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Game 4 Recap: There’s No ‘I’ in ‘Turnover’

BOSTON – When we look back at the Boston Bruins 6-5 overtime loss to the Chicago Blackhawks, it might look like the Bruins just didn’t play their game. It’s no secret that the Bruins are at their best in tight games where scoring opportunities are hard to come by, not the wide-open pace of play that dominated Game 4. That’s Chicago’s game, and the prevailing sentiment is that Boston can’t win playing by Chicago’s terms. But that’s not the whole story: Boston can survive those high-scoring games against the Blackhawks, but they can’t survive the turnovers we saw last night.

The Bruins were in trouble as soon as the puck bounced past Dennis Seidenberg to Patrick Kane a little under ten minutes into overtime. The rest of the Bruins had to rotate out of position to cover for their defenseman, and the Blackhawks were able to work the puck back to Brent Seabrook for the game winner. The Bruins’ defense has been excellent in these playoffs when it comes to attacking the puck at the right time, but in Game 4, they were horrendous. Seidenberg might be the easiest player to point to (ending the game with an uncharacteristic -2), but it was a problem for the entire Bruins team all night.

Typically, teams that try to “open the game up” against the Bruins find themselves playing right into Boston’s hands. In the Eastern Conference Finals, the run-and-gun offensive style of the Pittsburgh Penguins in games 1 and 2 only netted them two home losses by a combined score of 9-1. The difference? The Bruins were happy to let the Penguins take risks to score, but stayed true to their own defensive system. Last night, whether it was Tyler Seguin’s mental lapse leading to Michel Handzus’ shorthanded goal or Brad Marchand’s inexcusable backcheck that allowed Marcus Kruger to score on his own rebound, the Bruins abandoned the team defense that had gotten them this far.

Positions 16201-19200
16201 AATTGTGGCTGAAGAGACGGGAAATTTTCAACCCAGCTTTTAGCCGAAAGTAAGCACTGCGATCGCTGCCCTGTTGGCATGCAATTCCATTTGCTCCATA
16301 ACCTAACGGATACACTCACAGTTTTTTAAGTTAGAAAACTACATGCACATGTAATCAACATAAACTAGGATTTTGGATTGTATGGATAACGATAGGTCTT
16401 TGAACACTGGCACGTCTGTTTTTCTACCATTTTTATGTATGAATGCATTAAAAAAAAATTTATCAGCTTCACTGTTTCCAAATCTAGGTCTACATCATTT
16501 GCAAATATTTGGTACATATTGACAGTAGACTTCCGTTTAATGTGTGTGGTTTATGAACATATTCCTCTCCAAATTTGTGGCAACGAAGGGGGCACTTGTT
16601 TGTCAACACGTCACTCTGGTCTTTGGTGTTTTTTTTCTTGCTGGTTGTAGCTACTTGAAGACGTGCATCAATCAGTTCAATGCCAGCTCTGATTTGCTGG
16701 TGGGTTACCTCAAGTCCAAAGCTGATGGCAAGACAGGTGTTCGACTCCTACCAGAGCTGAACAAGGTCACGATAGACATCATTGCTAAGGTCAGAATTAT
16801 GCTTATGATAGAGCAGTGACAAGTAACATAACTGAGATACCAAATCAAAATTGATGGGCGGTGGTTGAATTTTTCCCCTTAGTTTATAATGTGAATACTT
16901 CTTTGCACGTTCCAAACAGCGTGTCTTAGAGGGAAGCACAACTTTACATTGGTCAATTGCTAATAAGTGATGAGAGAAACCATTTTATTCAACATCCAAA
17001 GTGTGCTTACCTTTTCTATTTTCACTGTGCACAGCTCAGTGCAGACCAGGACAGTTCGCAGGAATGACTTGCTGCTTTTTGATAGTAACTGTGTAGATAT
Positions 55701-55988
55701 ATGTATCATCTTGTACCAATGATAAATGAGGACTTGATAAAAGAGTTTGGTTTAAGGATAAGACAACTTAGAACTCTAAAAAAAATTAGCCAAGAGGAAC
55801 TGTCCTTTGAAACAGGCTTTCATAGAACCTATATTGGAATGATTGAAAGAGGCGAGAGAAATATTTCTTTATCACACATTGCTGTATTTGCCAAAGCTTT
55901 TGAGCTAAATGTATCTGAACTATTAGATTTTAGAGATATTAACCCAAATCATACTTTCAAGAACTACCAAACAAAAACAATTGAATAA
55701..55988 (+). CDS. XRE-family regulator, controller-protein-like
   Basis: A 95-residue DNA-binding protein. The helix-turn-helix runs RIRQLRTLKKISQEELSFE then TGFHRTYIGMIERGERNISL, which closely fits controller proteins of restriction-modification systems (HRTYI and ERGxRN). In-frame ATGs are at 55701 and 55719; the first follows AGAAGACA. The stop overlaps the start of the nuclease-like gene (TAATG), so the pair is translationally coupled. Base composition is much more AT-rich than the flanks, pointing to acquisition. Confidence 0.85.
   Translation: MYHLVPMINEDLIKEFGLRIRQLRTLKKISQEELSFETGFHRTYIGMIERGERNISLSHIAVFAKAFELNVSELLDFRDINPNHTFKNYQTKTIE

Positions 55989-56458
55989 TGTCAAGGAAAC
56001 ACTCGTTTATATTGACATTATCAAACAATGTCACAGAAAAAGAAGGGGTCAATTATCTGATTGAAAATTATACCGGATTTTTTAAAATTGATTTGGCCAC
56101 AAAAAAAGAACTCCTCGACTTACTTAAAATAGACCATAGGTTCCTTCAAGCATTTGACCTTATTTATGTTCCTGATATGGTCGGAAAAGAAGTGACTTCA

The Bruins look on as Patrick Kane (#88) buries a rebound opportunity to put the Blackhawks up 3-1. Source: Harry How/Getty Images
The Bruins look on as Patrick Kane (#88) buries a rebound opportunity to put the Blackhawks up 3-1.
Source: Harry How/Getty Images

Unfortunately, Game 4 will be remembered for these defensive lapses and not for the stellar play of Patrice Bergeron, who is not-so-quietly becoming the face of this Bruins’ playoff run. Bergeron scored two huge goals (both on the powerplay), and led the Bruins back from two separate two-goal deficits. Bruins fans have to like Bergeron stepping up at this time of year, and if not for Seabrook’s goal in overtime, Game 4 would have gone down as another clutch playoff game for #37.

The Bruins will look to rebound in the pivotal Game 5 on Saturday night, but they shouldn’t be too concerned about the Blackhawks pushing the pace offensively. Boston showed that they can score with Chicago, and goaltender Corey Crawford has looked far from solid. But the Bruins need to limit their turnovers, and they need to play with the urgency that allows their team defense to be successful. They can’t keep giving high-quality scoring opportunities to the Blackhawks: Chicago is incredibly talented offensively, and can put pucks in the net in a hurry.

Boston doesn’t need to overreact to a more aggressive Blackhawk’s attack. As they showed last night, Boston has enough offensive talent to beat Crawford. Boston should be more focused on getting back to basics in their own end. The Bruins can win those games where they need to play well on offense. But they won’t beat the Blackhawks unless they play great on defense.

Sean Gilpatrick

Sean Gilpatrick

Sean graduated from Roger Williams University in 2011 with a degree in English Literature. He's been watching the Bruins long enough to remember when Cam Neely wore skates instead of a suit. Sergei Samsonov is his spirit animal.
Sean Gilpatrick

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1 comments
DFritz3
DFritz3

FYI, the score was 6-5 at the end of OT, not 5-4.

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